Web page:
2023 has kicked off in style, and the big showcase wine importer tastings have so far received record attendees. Yesterday’s Hallgarten & Novum Wines event showed no fewer than 765 wines, and a good number will find their way into my columns over the next few months. I have three of the finest Italian white wines to kick off this collection. At Jukes HQ, we drink a lot of dry Italian white wines and try to stay under £20 as often as possible. I have two sub-20s and one no-upper-limit white this week, and I can assure you that they are all at the top of their game.
2021 Soave Classico, Monte Fiorentine, Ca’Rugate, Veneto (£15.29, www.allaboutwine.co.uk; £15.98, www.strictlywine.co.uk; £16.95, www.thewhiskyexchange.co.uk).
While there are a handful of inexpensive Soave estates and cantinas that do the job of making competent and refreshing wines (Tesco finest* Soave is £7.50 and is a well-made example), there are only a couple that summon up profound complexity while maintaining exquisite freshness and delicacy on the palate. Pieropan probably receives the bulk of my spending in this select category, but I always buy Monte Fiorentine if it appears on a wine list or an indie merchant’s shelves. This sublime 2021 captures silky-smooth fruit, thrilling tension throughout and a core of volcanic minerality offset by pristine acidity. I am confident it is the finest value Soave in the country. Give Chablis the heave-ho this week and treat yourself to this stunning white wine.
2021 Greco di Tufo, Cutizzi, Feudi di San Gregorio, Campania (£18.05, www.strictlywine.co.uk; £18.15, www.vinvm.co.uk; £19.99, www.shelvedwine.com).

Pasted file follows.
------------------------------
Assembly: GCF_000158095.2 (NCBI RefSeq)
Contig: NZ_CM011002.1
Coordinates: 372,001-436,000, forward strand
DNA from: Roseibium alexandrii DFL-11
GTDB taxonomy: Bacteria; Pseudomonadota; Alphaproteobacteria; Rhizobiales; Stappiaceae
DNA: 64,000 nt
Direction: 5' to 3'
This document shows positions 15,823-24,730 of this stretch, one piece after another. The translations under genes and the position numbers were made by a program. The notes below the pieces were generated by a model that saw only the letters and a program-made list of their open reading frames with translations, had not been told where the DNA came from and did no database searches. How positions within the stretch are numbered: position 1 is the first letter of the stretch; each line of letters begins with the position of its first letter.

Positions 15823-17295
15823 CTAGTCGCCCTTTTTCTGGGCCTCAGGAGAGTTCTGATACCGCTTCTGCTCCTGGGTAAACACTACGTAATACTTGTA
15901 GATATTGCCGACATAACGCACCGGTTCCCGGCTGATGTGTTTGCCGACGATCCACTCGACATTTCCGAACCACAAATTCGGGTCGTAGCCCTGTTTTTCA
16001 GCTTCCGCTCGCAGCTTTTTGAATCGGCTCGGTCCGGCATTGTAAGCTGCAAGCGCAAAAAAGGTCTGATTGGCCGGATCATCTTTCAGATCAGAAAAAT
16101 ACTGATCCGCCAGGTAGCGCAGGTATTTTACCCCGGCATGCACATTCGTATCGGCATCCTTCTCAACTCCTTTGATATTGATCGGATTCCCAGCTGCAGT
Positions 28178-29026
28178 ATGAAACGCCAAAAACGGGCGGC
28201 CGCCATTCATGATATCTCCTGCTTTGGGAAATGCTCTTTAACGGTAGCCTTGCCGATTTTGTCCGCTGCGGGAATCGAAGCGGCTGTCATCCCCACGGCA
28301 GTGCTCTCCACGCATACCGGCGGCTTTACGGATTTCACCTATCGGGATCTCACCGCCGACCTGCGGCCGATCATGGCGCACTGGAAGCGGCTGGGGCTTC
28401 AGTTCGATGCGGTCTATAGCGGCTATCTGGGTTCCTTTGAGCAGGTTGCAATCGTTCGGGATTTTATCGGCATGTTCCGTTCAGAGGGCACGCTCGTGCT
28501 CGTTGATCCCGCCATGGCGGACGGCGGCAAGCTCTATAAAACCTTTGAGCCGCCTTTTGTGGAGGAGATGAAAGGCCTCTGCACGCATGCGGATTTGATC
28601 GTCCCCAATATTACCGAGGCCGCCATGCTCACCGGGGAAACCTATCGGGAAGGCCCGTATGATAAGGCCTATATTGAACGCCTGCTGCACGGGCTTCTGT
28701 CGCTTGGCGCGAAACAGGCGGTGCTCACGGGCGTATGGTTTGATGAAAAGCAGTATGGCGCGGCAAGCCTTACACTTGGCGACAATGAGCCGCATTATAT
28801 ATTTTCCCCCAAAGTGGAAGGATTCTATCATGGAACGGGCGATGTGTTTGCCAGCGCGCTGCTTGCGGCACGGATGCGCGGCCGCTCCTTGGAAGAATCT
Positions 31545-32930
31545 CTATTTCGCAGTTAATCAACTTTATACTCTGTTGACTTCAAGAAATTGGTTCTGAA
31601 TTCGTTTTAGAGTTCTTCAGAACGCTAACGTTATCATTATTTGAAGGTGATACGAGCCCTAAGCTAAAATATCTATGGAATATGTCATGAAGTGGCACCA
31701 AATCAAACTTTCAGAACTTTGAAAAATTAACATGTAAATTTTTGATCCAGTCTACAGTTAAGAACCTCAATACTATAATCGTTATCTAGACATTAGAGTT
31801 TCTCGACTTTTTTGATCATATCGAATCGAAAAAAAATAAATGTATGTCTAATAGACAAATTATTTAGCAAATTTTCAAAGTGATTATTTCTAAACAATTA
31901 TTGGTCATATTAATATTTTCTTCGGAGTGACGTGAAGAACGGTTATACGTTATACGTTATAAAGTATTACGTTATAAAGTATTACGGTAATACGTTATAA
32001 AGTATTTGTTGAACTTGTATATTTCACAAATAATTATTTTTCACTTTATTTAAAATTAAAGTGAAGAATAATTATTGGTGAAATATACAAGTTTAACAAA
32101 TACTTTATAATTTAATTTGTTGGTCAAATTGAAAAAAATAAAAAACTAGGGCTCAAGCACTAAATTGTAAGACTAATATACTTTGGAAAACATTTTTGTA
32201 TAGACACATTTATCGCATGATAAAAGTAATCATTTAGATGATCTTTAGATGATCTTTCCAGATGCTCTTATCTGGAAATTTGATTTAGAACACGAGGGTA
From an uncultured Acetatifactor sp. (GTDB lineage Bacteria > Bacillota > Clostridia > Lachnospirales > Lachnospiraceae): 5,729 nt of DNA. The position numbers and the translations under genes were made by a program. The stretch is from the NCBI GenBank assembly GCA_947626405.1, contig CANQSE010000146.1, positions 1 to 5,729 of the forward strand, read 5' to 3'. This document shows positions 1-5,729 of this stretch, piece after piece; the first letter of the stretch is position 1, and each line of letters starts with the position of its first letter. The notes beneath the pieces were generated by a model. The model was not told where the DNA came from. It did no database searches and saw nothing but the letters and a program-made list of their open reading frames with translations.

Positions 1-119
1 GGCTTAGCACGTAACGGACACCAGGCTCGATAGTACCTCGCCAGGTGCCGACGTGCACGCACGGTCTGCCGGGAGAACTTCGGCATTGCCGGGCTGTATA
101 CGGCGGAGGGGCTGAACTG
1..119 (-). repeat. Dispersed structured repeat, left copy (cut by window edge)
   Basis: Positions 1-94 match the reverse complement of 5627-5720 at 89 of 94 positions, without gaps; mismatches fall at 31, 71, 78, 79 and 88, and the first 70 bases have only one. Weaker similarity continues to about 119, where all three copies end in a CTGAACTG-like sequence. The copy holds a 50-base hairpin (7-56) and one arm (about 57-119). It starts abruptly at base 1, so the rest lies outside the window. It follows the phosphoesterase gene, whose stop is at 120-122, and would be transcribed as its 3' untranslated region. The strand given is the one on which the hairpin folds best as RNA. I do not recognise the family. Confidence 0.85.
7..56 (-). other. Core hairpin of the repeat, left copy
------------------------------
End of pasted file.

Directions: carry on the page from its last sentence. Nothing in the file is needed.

Cutizzi has been my go-to top-end Greco for as long as I can remember, and I am always a little nervous when a new vintage comes along in case it fumbles or, heaven forbid, drops the ball. No such chance in 2021 because this is a truly magnificent creation. With bracing greengage, white peach florals, and a gossamer-smooth apple and pear palate, this is a luxurious wine with undeniable elegance. It has a tell-tale, raspy, volcanic under-belly of acidity that gently scours the tongue making your taste buds stand to attention. This is a world-class creation, and it is stunningly well-priced. Leave elite Sancerre and Pouilly-Fumé behind for a couple of weeks and slide your palate into this heavenly wine.
2021 Gewurztraminer, Nussbaumer, Tramin, Alto Adige (£30.30, www.vinissimus.co.uk; £25.77, www.strictlywine.co.uk).
The Tramin people make an impeccable collection of wines, and it is not just the whites that are heroic because even their 2021 Lagrein is worthy of attention! Nussbaumer Gewurz is at the top of the pile, and I am told that it is the most awarded white wine made from this grape variety in Italy. This comes as no surprise because the flavour and texture are knockout. Regular readers will know that I am incredibly fussy about first-class aromatic whites – Viognier, Muscat, Gewurztraminer and the like. Only when wines truly shine, displaying their unique characteristics in perfect order, do I get even remotely excited. 2021 Nussbaumer is the benchmark for this grape in 2023. It is stunningly aromatic, enchantingly restrained, balanced on the palate, and then crisply acidic on the finish. I doubt it will have its crown knocked off this year!